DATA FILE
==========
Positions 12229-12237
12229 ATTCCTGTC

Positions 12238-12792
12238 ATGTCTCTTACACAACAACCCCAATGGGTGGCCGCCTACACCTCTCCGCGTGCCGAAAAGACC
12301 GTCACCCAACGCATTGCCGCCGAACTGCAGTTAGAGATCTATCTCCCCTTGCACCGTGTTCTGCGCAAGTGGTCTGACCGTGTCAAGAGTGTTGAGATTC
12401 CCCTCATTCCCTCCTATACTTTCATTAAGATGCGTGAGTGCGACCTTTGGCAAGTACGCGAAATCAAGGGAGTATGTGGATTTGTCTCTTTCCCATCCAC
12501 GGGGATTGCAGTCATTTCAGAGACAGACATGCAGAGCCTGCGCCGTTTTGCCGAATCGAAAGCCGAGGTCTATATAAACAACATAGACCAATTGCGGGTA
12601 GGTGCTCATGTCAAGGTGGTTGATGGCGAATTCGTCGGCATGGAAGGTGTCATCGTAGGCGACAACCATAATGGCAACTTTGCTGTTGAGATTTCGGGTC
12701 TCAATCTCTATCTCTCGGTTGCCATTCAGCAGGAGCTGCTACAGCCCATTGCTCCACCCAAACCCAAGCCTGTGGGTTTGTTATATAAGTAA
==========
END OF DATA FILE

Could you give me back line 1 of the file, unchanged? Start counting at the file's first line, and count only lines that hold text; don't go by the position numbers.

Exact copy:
Positions 12229-12237